The iconic building, in use until this year, was designed in the Tudor-Revival style common to many homes in the area, which were mostly built in the 1920s-1940s. But Bergin’s is one of the neighborhood’s few commercial buildings in the style. Distinctive building materials, which help evoke the Irish countryside, include clinker brick, wood and stucco.

Photo by ARG, 2018, from the HCM application.

The interior of the Bergin’s building is divided into three public spaces:  the tavern, a main dining area, and a private dining room.  The defining feature of the tavern is the bar, described in the nomination as “a large, horseshoe-shaped cocktail bar that wraps around the room in a 360-degree configuration.”  It is made of paneled wood, capped with copper, and has a metal foot rail around its base.  The private dining room features a large brick fireplace. (And yes, it was functional. This writer remembers several lovely dinners eaten on chilly winter nights near the cozy fire.)

Photo by ARG, 2018, from the HCM application.

In general, according to the HCM application, both the interior and exterior of the building are largely intact, with only minor alterations over the years…most of them generally sensitive to the building’s original character.

Through the years, also according to the application, Bergin’s “became one of the city’s most iconic and beloved local businesses,” where “generations of Angelenos shared the common experience of patronizing the tavern, soaking in its weathered, hand-hewn interior, ordering a pint of Guinness or an Irish coffee, and decompressing and socializing amid a friendly, low-key setting.”

In addition to running his business, Bergin was also an avid horse racing fan, and the pub quickly became especially popular with racing and sports enthusiasts.  It was also famous for its Irish Coffee, its huge St. Patrick’s Day celebrations (which attracted lines down the block and ran nearly all day), and it was even, at one point, the “off-field home base” for the Los Angeles Rams and their owner Dan Reeves, Sr., when the team first moved from Cleveland to L.A. The tavern had many other famous patrons, too…and regulars, both locals and celebrities, were honored with their names on cardboard shamrocks, pasted to the ceiling…where they remain today.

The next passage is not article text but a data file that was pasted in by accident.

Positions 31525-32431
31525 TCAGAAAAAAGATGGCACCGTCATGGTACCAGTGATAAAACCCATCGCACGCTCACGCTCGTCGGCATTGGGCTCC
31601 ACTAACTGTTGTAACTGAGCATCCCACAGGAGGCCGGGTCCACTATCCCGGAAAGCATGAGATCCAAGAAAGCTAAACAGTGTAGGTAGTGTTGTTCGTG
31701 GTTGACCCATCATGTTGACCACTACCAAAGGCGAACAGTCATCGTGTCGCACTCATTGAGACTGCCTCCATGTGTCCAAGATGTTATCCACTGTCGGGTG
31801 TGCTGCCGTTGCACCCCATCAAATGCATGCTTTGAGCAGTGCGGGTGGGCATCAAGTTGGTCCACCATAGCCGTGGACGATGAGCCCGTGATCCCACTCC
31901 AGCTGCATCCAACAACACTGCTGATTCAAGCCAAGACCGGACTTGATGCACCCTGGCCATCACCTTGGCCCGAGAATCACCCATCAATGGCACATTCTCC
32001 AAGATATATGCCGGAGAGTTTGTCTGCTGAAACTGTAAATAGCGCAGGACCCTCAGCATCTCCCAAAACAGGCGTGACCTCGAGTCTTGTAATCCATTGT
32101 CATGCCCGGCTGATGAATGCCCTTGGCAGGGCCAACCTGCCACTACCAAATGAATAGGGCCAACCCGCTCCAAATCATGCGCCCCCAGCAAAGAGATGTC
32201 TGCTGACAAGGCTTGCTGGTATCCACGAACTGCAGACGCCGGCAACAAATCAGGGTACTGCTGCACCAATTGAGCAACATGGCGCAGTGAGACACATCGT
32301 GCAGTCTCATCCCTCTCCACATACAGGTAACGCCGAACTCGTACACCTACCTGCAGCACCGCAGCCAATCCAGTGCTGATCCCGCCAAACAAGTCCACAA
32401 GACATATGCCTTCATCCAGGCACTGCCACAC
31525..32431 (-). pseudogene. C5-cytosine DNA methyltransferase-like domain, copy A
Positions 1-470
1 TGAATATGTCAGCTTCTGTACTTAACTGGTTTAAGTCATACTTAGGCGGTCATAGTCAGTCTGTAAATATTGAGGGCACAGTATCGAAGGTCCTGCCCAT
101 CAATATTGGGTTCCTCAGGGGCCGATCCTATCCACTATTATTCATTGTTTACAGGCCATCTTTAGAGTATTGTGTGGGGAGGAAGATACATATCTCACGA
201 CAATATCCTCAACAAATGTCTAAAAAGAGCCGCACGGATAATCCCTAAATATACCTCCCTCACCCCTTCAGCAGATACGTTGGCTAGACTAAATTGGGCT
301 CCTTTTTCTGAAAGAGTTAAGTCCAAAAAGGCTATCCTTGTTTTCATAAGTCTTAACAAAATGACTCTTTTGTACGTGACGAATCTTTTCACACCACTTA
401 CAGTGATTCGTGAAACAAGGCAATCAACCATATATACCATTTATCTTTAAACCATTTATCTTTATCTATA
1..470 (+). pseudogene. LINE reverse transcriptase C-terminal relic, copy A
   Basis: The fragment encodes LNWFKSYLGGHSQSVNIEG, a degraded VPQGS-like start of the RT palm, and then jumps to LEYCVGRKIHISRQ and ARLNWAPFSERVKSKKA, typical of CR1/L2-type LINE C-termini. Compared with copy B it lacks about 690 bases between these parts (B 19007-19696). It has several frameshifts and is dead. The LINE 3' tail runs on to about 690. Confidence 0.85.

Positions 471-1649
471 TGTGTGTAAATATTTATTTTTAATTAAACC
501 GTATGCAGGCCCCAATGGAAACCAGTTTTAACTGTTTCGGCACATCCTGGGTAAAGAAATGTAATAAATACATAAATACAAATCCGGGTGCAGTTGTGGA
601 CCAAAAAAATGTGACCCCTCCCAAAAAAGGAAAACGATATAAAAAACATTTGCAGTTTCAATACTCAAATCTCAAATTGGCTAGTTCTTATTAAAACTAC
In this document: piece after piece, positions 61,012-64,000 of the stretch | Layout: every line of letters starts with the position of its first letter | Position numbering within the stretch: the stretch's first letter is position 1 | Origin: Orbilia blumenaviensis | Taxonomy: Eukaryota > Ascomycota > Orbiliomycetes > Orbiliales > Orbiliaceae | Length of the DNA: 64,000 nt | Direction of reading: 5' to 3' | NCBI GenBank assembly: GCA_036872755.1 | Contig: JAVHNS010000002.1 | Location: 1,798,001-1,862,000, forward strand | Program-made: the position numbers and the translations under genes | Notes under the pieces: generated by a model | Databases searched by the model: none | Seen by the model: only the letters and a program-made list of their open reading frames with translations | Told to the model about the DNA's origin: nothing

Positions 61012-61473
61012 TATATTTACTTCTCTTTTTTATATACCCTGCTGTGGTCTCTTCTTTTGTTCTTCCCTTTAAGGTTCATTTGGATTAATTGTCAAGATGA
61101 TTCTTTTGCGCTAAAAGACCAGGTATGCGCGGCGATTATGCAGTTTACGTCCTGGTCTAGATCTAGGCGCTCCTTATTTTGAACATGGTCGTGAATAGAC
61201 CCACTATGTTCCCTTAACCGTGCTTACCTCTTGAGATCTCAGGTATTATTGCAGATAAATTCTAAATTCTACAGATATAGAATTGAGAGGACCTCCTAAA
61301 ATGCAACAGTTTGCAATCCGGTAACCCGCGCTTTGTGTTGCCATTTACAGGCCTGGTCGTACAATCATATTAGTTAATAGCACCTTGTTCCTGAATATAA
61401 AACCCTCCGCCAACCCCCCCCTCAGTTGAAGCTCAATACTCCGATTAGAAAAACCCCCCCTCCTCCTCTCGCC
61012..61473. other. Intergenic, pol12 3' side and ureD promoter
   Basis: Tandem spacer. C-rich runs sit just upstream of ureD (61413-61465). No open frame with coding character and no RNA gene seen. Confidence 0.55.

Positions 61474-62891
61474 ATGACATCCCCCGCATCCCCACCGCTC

Photo by ARG, 2018, from the HCM application.

Through its more than 80 years in business, Tom Bergin’s has had only four sets of owners.  Bergin himself ran it for the first 37 years.  When he stepped down in 1973, two longtime customers – Mike Mandekic and T.K. Vodrey – took over.  Mandekic retired in the late 1990s, and Vodrey stayed until 2011.  That year, the business was sold to restaurateur Warner Ebbink and executive chef Brandon Boudet, who closed it for several months for a major remodel.  The pub re-opened in 2012 with a “contemporary Irish menu” and new drink selections, but it did not attract enough customers to remain profitable. The pub closed in the summer of 2013, and was sold to actor and longtime patron Derek Schreck.  Schreck re-opened Bergin’s in January, 2014, but it struggled during this period, too, and closed again this year. (Shreck still owns the property and has been notified of the landmark application, but has not yet commented on it, according to Hixon.)

According to the Hixon, the first step for the HCM application will be a hearing at the Cultural Heritage Commission, which has not yet been scheduled.  If the CHC approves the nomination, it would then go to the City Council’s PLUM Committee for approval, and then, if approved, to the full City Council for a final vote.  Hixon said the process typically takes about six months to complete, if everything goes smoothly.

For more information on the Tom Bergin’s landmark application, as well as more cultural context, history and photos, see the full nomination package at https://miraclemilela.files.wordpress.com/2018/09/tom-bergins-hcm-nomination.pdf  There is also a new Facebook page, Friends of Tom Bergin’s (a.k.a. Save Bergin’s) for people who would like to support and track the preservation effort.